Propane Industry Releases 2003 Sales Report

Washington, DC (March 4, 2005) — Use of propane in the residential/commercial sector recorded modest growth in 2003, according to a recently completed survey of propane sales trends compiled by the American Petroleum Institute (API).

2003 Sales of Natural Gas Liquids and Liquefied Refinery Gases, which is funded by the Propane Education & Research Council and produced in collaboration with the Gas Processors Association and the National Propane Gas Association, concludes that the propane industry increased its residential and commercial sales (up 2.5 percent from 2002) although weakness in other market sectors saw overall odorized propane sales decrease by 1.1 percent.

This year, API and PERC launched a new initiative in cooperation with Energy and Environmental Analysis, Inc., WirthlinWorldwide, and Petral Consulting Company to further improve the survey's methodology and the reliability of the results.

"We have established an excellent collaborative environment between the subject experts, and we feel that this year's estimates are the best we've ever had," said API Senior Statistician Hazem Arafa.

The 2003 sales report is the first produced since the propane industry launched its Market Metrics Initiative (MMI) to measure market performance, including the number of gallons sold and how those gallons are used.  Another important goal of the MMI program is to evaluate market trends, identify specific market opportunities and liabilities, and calculate the impact of PERC programs on consumer behavior.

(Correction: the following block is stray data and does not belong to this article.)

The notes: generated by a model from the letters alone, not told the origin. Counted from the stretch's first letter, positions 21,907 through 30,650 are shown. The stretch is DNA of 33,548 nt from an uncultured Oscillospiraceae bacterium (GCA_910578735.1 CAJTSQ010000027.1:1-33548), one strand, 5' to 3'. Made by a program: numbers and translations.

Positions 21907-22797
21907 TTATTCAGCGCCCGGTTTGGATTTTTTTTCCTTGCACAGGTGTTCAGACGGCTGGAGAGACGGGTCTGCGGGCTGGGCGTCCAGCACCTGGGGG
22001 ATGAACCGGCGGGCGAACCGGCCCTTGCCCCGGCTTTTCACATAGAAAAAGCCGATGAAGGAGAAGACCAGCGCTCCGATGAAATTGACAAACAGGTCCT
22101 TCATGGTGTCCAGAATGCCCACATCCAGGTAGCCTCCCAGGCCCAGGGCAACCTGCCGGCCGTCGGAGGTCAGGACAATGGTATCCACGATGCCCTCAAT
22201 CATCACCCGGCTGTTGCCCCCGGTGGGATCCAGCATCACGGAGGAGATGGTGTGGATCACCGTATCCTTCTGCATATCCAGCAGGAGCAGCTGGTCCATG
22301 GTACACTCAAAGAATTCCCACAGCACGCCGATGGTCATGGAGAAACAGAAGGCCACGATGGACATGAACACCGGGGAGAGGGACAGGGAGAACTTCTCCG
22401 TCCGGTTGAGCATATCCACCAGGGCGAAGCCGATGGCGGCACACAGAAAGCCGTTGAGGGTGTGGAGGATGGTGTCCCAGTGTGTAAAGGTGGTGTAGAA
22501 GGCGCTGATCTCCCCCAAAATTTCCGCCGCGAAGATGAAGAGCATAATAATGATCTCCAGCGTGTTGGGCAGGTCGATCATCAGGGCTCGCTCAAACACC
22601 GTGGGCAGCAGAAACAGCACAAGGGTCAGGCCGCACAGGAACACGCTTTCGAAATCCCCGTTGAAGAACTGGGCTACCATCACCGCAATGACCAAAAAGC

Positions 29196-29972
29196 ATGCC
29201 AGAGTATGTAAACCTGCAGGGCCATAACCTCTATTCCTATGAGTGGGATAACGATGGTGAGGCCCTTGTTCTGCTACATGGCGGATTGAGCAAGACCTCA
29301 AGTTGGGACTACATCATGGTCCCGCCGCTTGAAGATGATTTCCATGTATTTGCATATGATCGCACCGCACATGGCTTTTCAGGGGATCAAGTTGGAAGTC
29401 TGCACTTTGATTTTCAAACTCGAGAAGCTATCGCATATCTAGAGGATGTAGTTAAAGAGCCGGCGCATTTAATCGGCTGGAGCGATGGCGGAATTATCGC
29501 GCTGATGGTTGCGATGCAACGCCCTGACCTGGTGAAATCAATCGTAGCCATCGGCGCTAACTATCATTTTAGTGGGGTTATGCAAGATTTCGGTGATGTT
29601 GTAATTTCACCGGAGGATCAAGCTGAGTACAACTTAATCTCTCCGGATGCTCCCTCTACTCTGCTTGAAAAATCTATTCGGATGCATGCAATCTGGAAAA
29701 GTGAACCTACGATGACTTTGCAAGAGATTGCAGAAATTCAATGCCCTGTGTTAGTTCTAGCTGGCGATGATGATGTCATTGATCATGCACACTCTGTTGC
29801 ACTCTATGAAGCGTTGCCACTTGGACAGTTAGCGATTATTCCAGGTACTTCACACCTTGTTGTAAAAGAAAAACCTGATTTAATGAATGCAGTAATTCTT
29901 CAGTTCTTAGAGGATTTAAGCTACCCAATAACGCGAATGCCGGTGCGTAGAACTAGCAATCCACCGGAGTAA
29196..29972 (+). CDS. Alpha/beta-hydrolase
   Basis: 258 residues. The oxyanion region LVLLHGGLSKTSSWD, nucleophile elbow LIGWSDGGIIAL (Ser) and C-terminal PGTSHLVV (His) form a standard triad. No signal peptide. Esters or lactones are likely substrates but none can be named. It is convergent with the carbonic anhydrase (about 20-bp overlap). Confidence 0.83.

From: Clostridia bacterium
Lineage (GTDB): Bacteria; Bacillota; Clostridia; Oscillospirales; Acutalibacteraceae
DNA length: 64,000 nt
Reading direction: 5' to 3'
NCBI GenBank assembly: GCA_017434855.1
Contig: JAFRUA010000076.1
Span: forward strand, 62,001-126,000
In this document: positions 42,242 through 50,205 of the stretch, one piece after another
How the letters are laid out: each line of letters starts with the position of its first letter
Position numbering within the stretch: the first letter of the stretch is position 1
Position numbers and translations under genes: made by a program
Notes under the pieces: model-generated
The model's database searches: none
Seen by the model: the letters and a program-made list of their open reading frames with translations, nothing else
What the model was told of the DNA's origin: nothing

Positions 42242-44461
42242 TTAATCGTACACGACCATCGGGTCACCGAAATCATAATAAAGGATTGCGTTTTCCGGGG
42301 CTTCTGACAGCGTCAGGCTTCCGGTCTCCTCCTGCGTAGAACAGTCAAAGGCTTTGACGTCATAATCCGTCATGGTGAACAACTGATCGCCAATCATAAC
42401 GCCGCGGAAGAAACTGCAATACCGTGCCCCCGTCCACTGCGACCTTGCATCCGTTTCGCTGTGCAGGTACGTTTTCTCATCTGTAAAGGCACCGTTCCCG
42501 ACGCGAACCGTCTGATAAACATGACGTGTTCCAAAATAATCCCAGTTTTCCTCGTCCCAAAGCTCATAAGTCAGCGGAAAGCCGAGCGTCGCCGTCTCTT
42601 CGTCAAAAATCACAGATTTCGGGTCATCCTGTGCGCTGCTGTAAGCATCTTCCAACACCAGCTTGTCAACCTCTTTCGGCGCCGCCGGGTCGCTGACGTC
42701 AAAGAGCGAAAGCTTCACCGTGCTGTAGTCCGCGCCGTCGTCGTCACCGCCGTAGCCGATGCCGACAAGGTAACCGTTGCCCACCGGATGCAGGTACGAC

“The API survey is critical to the industry,” said PERC President Roy Willis.  “As part of the market metrics effort we implemented improvements, and the confidence level in the data has increased.”

Willis said the key to improving the survey is maintaining a high level of participation by the industry in the annual sales survey.

The 2003 survey was revised to separate residential consumption from commercial consumption for the first time and to collect the number of customer accounts in each market sector.  The changes allow the industry to better understand propane market trends.

“The result is that the industry can be more confident in the accuracy of the 2003 survey compared to previous years,” said Bruce Henning, director of regulatory and market analysis for Energy and Environmental Analysis, Inc. (Arlington, VA), the project manager for the MMI effort. 

The next survey will be sent to the industry in mid-April.
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